The appeal of overseas universities certainly appears to be worrying many UK university admissions officers, with a third clearly signposting their concern that more and more local students are now finding the academic pastures greener on the other side of the channel.
But while much is made of increased UK tuition fees and student debt as key drivers to study further afield, there are other factors which impact on decision making too. A study by the student and graduate careers service, Graduate Prospects, suggests that while cost is the key motivator, the cultural experience of studying abroad is a powerful motivator too, along with a growing appetite for adventure.
Living and studying in another country offers a new perspective on life, and provides the chance for students to experience different cultures, hone their language skills, and engage with people from wildly different backgrounds. Experiencing different styles of education and ways of teaching can also be intellectually stimulating.
In today’s increasingly competitive graduate employment market, studying abroad is often well-regarded by employers and can certainly open doors. Companies are increasingly looking for globalised employees who can help them compete internationally. The life skills developed while studying abroad, such as problem-solving, self-sufficiency, interpersonal skills, language abilities, cultural awareness, adaptability, an appreciation of cultural diversity and the ability to use initiative, are all valuable assets to enhance a CV.
It is also a fact that many students who attend overseas universities remain in the country of their studies post-graduation, so any business connections made during their degree will stand them in good stead when seeking employment in that country.
But while the opportunity to broaden their horizons, enhance employability, and develop as a global citizen through international study is recognised by students as a real option, the fact remains that many simply don’t know where to start the process, and most schools and colleges are not expert enough to guide them.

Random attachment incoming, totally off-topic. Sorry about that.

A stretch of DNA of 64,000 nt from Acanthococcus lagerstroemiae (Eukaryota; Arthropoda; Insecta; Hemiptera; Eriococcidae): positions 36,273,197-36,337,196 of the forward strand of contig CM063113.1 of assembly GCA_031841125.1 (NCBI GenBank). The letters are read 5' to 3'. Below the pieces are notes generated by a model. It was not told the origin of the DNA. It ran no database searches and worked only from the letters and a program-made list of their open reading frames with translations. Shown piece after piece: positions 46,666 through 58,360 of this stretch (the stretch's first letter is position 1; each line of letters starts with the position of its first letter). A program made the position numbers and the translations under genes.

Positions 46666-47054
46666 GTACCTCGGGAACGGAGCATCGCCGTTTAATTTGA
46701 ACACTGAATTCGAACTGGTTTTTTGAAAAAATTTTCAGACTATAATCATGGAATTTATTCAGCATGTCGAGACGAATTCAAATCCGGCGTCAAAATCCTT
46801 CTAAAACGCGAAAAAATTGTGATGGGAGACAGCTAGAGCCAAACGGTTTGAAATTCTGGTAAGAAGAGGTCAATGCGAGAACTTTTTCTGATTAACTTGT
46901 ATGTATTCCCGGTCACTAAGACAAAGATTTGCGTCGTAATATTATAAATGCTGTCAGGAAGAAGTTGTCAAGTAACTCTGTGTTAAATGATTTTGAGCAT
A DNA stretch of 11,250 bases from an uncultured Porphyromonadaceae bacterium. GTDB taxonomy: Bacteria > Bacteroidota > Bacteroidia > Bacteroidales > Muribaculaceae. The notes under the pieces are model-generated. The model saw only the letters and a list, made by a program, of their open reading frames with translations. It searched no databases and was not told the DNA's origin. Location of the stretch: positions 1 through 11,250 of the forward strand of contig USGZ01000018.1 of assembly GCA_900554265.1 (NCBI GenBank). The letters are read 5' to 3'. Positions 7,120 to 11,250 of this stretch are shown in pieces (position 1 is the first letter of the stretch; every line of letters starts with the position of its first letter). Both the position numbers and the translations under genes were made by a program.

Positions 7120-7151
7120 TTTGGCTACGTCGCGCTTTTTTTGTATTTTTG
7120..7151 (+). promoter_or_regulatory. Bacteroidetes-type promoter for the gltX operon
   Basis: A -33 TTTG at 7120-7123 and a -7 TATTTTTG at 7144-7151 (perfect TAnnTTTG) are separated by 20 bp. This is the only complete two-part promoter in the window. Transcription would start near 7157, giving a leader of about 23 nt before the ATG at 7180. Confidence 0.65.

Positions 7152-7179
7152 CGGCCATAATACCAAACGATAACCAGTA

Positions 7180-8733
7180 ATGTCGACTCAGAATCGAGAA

Helping students get it right
As an international school, we have 50 years’ experience helping students widen their horizons, with our graduates leaving us to attend university in over 20 countries. By studying globally recognised qualifications, such as the International Baccalaureate, our students are extremely best placed to approach the university of their choice, be that in the UK or anywhere in the world. The 16-18 IB Diploma Programme (IBDP) is cited by UK university admission officers as the ‘best qualification to thrive at university’ and is widely recognised as the best education programme for helping students develop critical higher education study skills.
Our globally diverse student and staff body means that from a young age, students integrate with numerous different cultures, which inspires them and fosters an appreciation of cultural differences. A mix of nationalities in a classroom brings together multiple views and experiences, naturally developing a global outlook. This means that when they come to choosing a university, our students are very open to studying internationally.
ACS Top Tips: How to choose a European University
The first step for many students is to reach for the latest league tables. Even though many of our students go to the top universities across the world, league tables are not the best starting point.
What's your learning style?
Find a university that is the best fit for you individually. This means exploring degree subject choice, course content, assessment, contact hours and graduate prospects. As teaching hours and course delivery vary depending on the subject, it's important to look at out how the course modules are delivered, and review if it’s appropriate to your learning style.